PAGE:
Payton's legacy continues through the charitable Walter and Connie Payton Foundation. His own appeals-and after his death, his foundation's-for greater awareness of the need for organ donations are widely credited with bringing national attention to the problem.[47] After his appeals, donations in Illinois skyrocketed, and the regional organ bank of Illinois was overwhelmed with calls.[48] In response, the City of Chicago inserted organ donation requests into city-vehicle-registration mailings in early 2000, and by August 2000, 13,000 people had signed on to the program.[49] The foundation continues to run a program that Payton organized to donate toys to underprivileged ...
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The report's allegations of involuntary organ removal from Falun Gong adherents received considerable media coverage, particularly in Canada, Europe, and Australia. Several governments tightened transplant tourism practices and requested more information from the Chinese government. Chinese officials repeatedly and angrily denied the report's organ harvesting allegations.[3][4] Upon release of the initial report, China declared they abided by World Health Organization principles that prohibit the sale of human organs without written consent from donors and denounced the report. Amnesty International in 2006 said it was "continuing to analyze sources of information" about the allegations.[50] David Ownby, a professor of history at the University of Montreal and expert on Falun Gong, wrote in ...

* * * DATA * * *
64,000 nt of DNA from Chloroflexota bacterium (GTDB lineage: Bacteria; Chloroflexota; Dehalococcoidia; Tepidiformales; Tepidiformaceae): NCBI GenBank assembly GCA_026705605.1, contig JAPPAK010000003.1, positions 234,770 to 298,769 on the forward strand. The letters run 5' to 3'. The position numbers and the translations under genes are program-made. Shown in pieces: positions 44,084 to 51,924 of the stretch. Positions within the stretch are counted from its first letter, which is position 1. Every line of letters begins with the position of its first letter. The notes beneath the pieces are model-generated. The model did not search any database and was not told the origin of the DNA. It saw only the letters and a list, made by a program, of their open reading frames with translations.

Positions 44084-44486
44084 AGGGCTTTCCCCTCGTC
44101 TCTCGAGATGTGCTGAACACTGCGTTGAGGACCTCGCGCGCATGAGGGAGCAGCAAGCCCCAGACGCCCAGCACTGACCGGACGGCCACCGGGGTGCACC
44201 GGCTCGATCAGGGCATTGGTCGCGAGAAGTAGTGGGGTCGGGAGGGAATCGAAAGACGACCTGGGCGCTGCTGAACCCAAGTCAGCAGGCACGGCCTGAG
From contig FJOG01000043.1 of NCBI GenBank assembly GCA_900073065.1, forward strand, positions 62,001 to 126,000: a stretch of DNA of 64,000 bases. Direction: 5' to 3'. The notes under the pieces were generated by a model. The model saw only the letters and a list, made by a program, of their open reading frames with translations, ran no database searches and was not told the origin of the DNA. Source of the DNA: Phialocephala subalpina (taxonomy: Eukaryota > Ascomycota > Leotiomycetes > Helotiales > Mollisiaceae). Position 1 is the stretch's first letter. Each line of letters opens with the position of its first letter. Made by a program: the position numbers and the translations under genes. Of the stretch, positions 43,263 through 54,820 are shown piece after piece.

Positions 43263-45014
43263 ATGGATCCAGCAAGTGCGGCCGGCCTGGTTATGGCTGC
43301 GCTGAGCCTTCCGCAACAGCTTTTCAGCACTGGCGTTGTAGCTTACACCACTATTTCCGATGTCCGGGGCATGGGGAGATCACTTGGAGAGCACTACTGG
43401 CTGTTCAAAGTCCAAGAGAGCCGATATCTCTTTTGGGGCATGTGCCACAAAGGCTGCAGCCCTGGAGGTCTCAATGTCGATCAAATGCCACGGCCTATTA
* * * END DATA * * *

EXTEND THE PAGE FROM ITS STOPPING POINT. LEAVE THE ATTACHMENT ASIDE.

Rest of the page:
Donating plasma is similar in many ways to whole blood donation, though the end product is used for different purposes. Most plasmapheresis is for fractionation into other products; other blood donations are transfused with relatively minor modifications. Plasma that is collected solely for further manufacturing is called Source Plasma. Plasma donors undergo a screening process to ensure both the donor's safety and the safety of the collected product. Factors monitored include blood pressure, pulse, temperature, total protein, protein electrophoresis, health history screening similar to that for whole blood, as well as an annual physical exam with a licensed physician or an approved physician substitute under the supervision of the physician. Donors are screened at each donation for viral diseases that can be transmitted by blood, sometimes by multiple ...